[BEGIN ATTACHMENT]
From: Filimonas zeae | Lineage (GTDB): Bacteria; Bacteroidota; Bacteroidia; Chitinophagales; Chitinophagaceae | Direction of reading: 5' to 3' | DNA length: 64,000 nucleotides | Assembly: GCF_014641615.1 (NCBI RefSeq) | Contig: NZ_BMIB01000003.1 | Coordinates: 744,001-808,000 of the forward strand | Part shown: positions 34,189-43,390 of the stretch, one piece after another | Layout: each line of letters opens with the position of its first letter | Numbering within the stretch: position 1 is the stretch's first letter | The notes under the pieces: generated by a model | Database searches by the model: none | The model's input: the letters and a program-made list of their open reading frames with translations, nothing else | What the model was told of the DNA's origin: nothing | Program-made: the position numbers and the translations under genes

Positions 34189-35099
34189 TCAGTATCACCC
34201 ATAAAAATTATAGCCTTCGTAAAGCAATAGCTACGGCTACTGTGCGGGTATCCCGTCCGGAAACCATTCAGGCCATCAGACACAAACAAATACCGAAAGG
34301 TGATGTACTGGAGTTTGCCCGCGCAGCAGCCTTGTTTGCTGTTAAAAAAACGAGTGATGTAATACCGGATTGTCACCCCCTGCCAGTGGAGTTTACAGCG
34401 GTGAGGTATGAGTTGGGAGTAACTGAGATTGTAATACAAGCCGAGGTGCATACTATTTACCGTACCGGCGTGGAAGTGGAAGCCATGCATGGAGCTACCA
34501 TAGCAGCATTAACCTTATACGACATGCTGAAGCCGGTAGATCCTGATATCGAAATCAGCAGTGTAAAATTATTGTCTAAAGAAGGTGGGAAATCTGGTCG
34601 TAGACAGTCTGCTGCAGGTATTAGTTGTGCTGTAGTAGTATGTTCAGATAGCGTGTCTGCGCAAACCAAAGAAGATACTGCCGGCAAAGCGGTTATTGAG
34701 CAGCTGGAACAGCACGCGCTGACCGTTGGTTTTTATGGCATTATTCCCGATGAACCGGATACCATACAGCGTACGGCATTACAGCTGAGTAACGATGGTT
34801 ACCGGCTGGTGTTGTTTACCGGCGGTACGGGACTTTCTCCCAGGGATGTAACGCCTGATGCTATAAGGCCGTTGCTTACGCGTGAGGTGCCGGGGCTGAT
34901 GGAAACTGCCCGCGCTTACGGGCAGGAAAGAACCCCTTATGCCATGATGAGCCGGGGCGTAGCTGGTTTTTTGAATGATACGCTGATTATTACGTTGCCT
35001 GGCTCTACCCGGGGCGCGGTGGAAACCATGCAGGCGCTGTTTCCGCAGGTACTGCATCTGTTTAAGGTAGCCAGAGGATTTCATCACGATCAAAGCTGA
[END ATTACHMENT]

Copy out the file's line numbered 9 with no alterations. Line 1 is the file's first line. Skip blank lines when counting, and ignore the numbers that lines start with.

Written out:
34701 CAGCTGGAACAGCACGCGCTGACCGTTGGTTTTTATGGCATTATTCCCGATGAACCGGATACCATACAGCGTACGGCATTACAGCTGAGTAACGATGGTT